The researchers' template was a series of microscopic posts arrayed like a bed of nails. By altering the size, shape, symmetry and spacing of these posts, as well as the thickness of the liquid crystal film, the researchers discovered they could make subtle changes in the patterns of the defects.
For example, a smectic liquid crystal that would naturally form a hexagonal array of dimple-like defects on its surface could be templated to form a square pattern or to have dimples that were more closely or loosely packed.
Critically, these induced defect patterns weren't one-to-one reproductions of the pattern of posts on the template layer. The researchers were able to generate more complex relationships, such as getting four defects to sit atop each circular post or defects that formed over the points of a triangular post. They were also able to deduce the rules that govern these relationships and predict what defect patterns a given set of post parameters would produce.
"The first layer's molecules tend to be pinned to the edges of the posts," Kamien said, "so changing a post's size and shape will change how many defects can sit on its edges at the same time."
The size discrepancy between the posts and individual molecules of the liquid crystal is also a key feature for using this class of liquid crystal in directed assembly. The posts are each a few microns wide and tall, still microscopically small, but large enough to be easily and economically made to specification. This is much more attractive than trying to directly control the size and arrangement of the liquid crystals' defects.
"The liquid crystal layers are very thin, so the defects are on the order of several nanometers across" Kamien said. "Those defects would normally be very hard to control, especially compared to the posts, which are more like a few thousand nanometers across."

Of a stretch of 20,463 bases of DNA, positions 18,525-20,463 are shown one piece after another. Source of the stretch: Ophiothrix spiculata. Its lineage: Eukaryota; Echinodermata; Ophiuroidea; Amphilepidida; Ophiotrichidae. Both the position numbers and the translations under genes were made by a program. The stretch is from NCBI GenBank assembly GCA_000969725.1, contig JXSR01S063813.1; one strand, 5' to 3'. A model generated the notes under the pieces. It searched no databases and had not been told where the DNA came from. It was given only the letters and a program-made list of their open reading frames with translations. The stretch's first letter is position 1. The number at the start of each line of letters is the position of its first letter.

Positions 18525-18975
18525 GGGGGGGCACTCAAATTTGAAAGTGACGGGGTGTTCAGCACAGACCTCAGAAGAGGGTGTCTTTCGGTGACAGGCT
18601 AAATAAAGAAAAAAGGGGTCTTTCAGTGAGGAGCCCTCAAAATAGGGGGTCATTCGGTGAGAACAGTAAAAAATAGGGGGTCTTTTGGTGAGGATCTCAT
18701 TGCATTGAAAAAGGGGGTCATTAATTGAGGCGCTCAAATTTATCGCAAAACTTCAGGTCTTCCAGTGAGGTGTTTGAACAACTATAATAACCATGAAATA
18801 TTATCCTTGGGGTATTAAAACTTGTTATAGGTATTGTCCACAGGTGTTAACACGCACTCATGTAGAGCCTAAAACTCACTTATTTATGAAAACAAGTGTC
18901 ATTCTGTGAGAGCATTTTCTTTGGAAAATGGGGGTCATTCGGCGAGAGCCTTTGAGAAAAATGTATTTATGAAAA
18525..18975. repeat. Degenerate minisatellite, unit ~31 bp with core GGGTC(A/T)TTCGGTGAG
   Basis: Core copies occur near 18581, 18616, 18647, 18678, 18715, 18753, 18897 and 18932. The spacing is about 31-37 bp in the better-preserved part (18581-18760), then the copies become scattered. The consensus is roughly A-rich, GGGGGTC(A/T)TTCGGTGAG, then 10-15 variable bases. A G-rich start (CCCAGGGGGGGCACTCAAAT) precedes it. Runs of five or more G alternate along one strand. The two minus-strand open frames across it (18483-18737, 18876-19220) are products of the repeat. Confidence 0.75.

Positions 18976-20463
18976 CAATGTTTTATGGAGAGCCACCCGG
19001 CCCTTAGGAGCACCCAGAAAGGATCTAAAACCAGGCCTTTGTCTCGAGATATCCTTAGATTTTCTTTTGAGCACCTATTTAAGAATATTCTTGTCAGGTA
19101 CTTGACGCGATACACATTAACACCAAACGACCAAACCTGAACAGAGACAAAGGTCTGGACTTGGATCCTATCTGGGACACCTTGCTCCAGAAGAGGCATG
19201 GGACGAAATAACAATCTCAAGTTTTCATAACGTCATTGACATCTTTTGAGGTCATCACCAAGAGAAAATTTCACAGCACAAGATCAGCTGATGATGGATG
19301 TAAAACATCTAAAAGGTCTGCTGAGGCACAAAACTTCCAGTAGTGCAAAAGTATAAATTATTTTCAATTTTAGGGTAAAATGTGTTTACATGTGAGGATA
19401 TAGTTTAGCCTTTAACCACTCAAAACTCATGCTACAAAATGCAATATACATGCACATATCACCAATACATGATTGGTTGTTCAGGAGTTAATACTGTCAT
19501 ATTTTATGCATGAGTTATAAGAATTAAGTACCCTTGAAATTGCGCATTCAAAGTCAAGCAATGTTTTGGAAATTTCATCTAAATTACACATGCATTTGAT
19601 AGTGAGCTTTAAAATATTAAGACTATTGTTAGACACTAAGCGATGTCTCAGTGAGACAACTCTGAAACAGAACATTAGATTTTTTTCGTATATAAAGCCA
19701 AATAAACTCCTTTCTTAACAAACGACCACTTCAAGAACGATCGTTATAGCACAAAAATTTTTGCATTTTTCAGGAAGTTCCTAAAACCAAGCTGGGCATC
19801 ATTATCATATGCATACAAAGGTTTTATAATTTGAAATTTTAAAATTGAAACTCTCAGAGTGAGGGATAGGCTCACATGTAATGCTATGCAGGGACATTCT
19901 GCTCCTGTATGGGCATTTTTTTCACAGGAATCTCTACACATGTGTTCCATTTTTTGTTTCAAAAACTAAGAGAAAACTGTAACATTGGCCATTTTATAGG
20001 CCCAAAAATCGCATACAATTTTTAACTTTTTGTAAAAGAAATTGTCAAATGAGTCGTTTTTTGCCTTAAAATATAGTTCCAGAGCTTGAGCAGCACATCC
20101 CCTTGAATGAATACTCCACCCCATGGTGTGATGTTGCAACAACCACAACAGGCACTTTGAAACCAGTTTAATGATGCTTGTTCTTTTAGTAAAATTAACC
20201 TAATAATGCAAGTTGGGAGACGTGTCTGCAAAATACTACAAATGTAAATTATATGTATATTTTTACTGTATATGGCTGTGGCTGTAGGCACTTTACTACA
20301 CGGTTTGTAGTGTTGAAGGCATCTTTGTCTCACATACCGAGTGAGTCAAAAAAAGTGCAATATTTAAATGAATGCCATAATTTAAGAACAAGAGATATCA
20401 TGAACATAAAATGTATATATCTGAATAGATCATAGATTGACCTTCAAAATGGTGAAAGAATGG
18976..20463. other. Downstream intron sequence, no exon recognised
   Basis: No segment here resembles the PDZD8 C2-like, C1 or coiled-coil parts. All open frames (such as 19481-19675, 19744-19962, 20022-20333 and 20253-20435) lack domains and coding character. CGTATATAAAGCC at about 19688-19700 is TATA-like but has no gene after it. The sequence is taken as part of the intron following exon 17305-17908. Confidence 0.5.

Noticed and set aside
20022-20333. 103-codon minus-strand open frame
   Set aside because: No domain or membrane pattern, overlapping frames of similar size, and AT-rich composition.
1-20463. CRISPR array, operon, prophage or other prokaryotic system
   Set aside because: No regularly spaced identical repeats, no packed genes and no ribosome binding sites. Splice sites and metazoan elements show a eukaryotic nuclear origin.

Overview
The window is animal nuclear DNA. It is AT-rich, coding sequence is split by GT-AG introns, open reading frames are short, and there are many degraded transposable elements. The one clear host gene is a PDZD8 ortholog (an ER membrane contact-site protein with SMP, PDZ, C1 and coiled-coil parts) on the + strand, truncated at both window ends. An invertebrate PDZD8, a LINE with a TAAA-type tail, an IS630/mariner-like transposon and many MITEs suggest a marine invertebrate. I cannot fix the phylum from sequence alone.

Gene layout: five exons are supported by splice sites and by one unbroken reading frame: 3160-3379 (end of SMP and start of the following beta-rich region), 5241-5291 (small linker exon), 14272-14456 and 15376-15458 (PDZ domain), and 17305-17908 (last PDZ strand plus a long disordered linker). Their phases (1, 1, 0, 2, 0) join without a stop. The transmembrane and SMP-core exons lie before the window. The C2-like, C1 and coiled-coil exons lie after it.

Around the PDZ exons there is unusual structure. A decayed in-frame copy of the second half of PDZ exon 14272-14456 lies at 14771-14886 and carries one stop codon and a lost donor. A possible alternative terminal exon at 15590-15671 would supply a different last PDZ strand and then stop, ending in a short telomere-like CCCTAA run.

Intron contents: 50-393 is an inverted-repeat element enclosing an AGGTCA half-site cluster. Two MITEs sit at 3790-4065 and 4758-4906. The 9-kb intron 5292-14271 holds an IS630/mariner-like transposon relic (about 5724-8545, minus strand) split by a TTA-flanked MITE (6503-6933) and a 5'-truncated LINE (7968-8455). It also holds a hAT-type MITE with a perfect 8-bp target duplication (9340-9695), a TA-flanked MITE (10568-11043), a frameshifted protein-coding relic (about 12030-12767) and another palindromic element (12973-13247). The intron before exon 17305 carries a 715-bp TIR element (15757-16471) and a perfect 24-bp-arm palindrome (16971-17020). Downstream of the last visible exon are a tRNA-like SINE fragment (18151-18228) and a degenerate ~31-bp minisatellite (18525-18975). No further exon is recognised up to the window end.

Beyond sensors and displays, these defects can be used in nanomanufacturing.
"If you make defects like dimples, you could put ink in them and use them like a stamp," Kamien said. "Or you could make the inverse of the dimples and make points, which could be used as localized surface plasmon resonance hot spots for chemical and biological sensing or as a topographic protrusion for creating a superhydrophobic surface."
And because the layers of liquid crystals transmit elastic energy, they can also be used to do mechanical work. This means that the top layer could be used as a template to assemble even larger molecules.
"You could put nanoparticles, quantum dots or carbon nanotubes in the liquid crystal layers and they would be expelled into to the defects," Yang said.
A template consisting of circular posts could even be dynamically altered with heat and an electric field, for example, making the posts in a certain region elliptical. This microscopic geometric cue would travel up the layers of liquid crystal and produce micrometer-scale changes on the surface.
By establishing the mathematical relationships between the post parameters and the surface-layer defects, the researchers are laying the foundation of a directed assembly technique that can be used with any smectic liquid crystal.
"We are providing a very crude cue and getting exquisite molecular level organization," Stebe said. "Any liquid crystal that makes layers can now be used to make rather beautiful control over textures on the surface.